Goodwill, sometimes purchased but often more significantly internally generated, is the major constituent of the value of many listed companies. Accounting aims to provide users of financial statements with useful information, and more than fifty current International Financial Reporting Standards prescribe accounting disclosure requirements in minute detail. However, these Standards dismiss internally generated goodwill with a single brief provision that it is not to be brought to account at all. The impairment regime now laid down for dealing with purchased goodwill contains severe flaws, while previous methods have also been found to be unsatisfactory.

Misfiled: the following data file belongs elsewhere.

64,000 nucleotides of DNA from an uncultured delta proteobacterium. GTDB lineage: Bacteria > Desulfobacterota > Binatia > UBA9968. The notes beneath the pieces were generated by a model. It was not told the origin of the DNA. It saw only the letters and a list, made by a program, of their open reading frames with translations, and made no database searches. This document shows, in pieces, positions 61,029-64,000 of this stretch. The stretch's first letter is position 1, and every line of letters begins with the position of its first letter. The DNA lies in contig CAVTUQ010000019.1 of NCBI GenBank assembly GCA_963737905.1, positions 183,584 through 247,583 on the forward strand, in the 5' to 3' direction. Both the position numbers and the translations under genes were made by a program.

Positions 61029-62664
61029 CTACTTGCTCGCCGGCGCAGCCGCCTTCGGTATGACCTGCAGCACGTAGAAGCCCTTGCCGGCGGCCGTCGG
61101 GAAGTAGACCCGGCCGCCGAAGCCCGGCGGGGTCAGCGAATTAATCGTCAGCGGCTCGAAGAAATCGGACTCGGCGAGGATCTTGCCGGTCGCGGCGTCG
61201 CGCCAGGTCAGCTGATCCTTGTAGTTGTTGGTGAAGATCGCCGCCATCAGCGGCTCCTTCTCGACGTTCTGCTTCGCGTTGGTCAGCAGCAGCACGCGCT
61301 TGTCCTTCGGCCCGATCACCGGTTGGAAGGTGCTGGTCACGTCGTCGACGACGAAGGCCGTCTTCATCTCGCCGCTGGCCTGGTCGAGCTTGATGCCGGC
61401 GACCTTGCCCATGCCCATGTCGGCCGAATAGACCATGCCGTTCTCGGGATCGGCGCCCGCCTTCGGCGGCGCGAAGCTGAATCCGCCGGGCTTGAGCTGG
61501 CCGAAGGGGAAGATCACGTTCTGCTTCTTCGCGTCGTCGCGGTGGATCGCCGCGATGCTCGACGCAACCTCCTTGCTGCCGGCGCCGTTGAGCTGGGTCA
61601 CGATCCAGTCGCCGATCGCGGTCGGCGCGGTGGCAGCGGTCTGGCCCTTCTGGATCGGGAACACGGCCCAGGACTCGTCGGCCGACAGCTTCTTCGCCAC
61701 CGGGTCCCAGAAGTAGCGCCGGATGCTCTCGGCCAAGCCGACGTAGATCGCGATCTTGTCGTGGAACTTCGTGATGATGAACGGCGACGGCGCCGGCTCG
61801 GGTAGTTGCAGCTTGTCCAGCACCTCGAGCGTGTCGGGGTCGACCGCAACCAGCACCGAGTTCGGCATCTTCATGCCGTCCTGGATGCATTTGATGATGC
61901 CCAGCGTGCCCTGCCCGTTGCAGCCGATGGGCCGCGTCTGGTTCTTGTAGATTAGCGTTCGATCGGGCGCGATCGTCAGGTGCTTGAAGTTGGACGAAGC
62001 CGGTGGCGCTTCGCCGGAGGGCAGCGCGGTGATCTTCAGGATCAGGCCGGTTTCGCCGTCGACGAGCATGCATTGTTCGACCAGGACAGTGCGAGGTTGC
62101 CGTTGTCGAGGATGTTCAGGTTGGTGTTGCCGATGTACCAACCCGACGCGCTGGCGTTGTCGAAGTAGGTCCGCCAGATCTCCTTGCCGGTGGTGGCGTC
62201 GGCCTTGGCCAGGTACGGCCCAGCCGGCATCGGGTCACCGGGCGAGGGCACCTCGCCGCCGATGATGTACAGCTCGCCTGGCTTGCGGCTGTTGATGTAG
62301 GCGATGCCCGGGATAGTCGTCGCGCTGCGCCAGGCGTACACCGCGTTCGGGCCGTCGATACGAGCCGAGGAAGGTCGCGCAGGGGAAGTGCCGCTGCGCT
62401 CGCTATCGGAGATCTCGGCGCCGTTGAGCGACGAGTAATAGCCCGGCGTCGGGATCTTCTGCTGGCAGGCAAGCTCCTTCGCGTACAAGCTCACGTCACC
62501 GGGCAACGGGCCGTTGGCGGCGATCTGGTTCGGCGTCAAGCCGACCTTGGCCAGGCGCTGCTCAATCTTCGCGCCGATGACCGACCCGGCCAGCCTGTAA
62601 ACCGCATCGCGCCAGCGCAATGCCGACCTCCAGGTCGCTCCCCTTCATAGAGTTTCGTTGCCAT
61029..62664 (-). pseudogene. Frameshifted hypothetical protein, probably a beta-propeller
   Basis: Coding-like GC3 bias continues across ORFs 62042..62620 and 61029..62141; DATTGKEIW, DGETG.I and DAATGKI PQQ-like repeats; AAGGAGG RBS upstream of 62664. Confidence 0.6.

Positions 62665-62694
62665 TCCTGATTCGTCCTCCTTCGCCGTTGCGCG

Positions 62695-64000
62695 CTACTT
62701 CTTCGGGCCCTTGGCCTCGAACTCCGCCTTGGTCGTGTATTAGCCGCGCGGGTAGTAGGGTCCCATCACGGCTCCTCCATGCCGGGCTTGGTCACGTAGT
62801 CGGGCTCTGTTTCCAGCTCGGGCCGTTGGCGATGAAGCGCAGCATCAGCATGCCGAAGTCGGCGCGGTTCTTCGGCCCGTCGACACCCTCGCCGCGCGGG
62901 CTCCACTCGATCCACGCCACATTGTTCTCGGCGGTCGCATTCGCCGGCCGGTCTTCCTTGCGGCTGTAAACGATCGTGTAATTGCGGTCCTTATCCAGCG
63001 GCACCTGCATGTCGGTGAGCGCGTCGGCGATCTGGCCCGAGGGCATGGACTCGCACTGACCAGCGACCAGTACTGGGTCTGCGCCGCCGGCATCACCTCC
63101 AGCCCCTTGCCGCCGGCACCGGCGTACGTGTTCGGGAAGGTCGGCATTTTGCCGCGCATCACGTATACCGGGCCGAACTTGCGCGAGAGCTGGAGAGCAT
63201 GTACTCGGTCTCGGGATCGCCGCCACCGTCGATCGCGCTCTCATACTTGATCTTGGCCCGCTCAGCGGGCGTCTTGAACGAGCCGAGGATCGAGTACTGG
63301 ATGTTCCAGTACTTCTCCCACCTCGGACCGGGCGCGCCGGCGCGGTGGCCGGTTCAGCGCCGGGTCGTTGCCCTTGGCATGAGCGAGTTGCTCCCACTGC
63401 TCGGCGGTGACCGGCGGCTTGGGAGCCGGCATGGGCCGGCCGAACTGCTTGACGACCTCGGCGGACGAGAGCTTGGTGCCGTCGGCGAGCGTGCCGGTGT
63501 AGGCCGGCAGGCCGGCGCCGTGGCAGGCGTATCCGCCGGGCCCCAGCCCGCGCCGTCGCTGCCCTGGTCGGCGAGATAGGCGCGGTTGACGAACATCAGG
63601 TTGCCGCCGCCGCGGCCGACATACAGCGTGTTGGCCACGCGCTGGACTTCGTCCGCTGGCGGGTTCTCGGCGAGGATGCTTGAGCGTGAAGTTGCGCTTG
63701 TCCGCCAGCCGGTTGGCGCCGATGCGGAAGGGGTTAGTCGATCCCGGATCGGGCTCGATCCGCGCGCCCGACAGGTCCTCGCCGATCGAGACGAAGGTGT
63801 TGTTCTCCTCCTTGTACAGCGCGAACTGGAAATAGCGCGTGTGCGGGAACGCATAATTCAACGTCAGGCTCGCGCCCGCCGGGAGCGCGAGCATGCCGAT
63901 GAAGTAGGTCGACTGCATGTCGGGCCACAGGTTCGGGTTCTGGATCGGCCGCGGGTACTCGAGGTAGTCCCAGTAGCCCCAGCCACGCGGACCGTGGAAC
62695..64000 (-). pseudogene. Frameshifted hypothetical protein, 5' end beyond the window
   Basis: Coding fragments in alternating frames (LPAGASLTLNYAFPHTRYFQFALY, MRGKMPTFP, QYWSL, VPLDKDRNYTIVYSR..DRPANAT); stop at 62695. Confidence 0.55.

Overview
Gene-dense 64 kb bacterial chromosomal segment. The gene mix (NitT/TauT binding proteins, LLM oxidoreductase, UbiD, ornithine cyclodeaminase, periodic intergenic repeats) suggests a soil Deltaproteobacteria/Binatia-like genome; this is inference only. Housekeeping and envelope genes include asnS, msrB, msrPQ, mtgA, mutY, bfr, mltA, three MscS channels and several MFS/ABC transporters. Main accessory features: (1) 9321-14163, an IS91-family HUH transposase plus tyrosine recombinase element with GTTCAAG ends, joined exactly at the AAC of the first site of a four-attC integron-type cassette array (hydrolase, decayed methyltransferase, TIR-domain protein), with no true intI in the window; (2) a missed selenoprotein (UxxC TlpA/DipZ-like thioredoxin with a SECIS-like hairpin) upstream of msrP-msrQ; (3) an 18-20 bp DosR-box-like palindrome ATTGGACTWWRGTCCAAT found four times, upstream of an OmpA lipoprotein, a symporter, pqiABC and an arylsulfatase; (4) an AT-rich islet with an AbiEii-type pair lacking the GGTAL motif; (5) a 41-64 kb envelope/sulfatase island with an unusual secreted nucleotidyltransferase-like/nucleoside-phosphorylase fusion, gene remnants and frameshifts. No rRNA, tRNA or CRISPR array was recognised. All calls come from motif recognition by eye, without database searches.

This book traces the history of the goodwill accounting controversy in detail and demonstrates that it has been a prime example of an issue ‘conceived in a way that it is in principle unsolvable’. It explores the problem of recognising the importance of goodwill as a whole and finding a way of presenting meaningful information regarding it in the context of the financial statements. The author’s proposed solution builds upon research undertaken and uses a Market Capitalization Statement, based on a modification of nineteenth century ‘double accounting’ in a modern context. Examples show that the proposed Market Capitalization Statement has the potential to provide significant information not currently available form conventional financial statements, which in turn are freed to present clearer information.